Retail parks have seen a significant increase in popularity in recent years. Figures from the BRC and Springboard for January 2016 showed that retail parks saw a year-on-year increase in footfall of 5.2%. This is in stark contrast to high streets and shopping centres, which saw footfall decline during 2015. So why is this?

Convenience plays a big part: the rising popularity of Click & Collect coupled with the free parking at retail parks makes them an attractive location for consumers. However, we believe the biggest driver of footfall in retail parks moving forward is the new class of retail park that is emerging, where shopping, socialising and dining is possible.

Retailers such as Next, Debenhams and H&M are increasingly looking to take up space in retail parks as they seek to adopt an in-fill strategy and achieve a portfolio of fewer, larger, and better ranged stores.  With lower rents on offer and higher footfall, plus an increasing leisure and F&B offering, retail parks are creating a compelling argument for retailers to take space.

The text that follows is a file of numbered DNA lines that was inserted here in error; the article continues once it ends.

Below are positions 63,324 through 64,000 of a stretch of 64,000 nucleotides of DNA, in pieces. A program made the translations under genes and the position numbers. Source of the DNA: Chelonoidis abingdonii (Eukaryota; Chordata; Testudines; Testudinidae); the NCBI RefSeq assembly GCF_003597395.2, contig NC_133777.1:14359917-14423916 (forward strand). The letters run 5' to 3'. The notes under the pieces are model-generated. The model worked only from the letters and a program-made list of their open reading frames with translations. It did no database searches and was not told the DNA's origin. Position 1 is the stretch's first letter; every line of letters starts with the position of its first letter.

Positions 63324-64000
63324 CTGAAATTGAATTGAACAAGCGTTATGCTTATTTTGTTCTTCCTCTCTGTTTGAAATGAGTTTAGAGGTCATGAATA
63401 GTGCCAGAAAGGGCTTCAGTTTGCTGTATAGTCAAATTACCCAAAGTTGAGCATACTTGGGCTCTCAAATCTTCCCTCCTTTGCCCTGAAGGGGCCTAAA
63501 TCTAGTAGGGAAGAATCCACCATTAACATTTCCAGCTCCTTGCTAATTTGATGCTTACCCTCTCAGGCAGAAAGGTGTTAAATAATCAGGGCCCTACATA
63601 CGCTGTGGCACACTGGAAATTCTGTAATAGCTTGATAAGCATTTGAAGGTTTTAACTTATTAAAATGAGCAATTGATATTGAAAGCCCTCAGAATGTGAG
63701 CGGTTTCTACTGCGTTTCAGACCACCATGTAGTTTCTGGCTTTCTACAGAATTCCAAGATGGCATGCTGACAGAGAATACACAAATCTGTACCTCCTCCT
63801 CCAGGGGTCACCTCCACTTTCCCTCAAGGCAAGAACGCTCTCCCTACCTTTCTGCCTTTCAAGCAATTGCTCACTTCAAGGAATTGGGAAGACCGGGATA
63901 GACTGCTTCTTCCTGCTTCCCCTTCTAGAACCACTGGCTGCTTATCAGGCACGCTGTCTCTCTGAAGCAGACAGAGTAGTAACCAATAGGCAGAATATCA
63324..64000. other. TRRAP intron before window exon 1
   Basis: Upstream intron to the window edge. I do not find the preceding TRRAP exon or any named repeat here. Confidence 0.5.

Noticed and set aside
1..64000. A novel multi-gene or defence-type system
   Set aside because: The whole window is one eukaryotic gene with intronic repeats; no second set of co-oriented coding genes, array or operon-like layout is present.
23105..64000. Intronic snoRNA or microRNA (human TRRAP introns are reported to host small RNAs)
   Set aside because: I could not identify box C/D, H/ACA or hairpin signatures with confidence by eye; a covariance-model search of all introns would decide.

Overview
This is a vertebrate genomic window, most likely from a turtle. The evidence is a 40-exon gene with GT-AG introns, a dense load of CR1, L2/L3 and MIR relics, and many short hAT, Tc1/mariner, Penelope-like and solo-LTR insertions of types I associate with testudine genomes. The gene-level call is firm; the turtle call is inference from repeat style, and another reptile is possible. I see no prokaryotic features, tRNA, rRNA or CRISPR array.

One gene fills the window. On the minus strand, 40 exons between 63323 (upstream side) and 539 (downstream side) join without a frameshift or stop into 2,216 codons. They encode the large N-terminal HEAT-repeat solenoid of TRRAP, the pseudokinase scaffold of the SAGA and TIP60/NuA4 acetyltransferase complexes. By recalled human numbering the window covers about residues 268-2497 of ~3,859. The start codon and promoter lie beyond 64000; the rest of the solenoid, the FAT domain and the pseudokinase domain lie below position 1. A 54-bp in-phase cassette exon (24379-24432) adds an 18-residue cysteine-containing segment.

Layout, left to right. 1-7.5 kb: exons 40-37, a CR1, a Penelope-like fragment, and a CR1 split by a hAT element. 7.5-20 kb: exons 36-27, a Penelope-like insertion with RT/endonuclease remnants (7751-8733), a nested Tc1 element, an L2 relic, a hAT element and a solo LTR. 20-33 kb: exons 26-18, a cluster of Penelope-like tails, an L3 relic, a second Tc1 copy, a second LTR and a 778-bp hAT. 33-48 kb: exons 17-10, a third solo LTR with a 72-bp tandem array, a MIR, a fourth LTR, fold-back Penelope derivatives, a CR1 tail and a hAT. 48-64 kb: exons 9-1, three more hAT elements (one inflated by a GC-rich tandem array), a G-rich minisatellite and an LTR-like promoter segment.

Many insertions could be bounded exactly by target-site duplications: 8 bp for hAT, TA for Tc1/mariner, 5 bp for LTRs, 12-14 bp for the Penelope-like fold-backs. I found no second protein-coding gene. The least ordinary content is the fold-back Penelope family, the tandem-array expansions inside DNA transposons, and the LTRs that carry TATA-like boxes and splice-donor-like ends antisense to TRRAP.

An example of this new class of retail park is Elliott’s Field Shopping Park in Rugby. Anchored by Debenhams, the park offers a strong tenant line up which includes River Island, Fat Face (their first retail park store in England) as well as a leisure and F&B offer which includes Ed’s Easy Diner and a children’s play area. Another is The Bishop Centre, located between Slough and Maidenhead, which has just been transformed into a modern and attractive retail park anchored by a 55,000 sq ft Tesco, supported by TK Maxx, Nike, Mountain Warehouse, Frankie & Benny’s, Majestic Wine, Evans Cycles and Costa Coffee.

Asset Managers are becoming more sophisticated and are actively broadening the offer of retail parks, providing stronger competition to shopping centres and high streets. However, not all retail parks are succeeding. There are still many that have not adapted to today’s more demanding consumer and are suffering as a result. Where the planning system allows, the creation of an attractive proposition is key, balancing the needs of different customer segments and offering the right balance of convenience, value, experience and of course, brands.

Naveed Javaid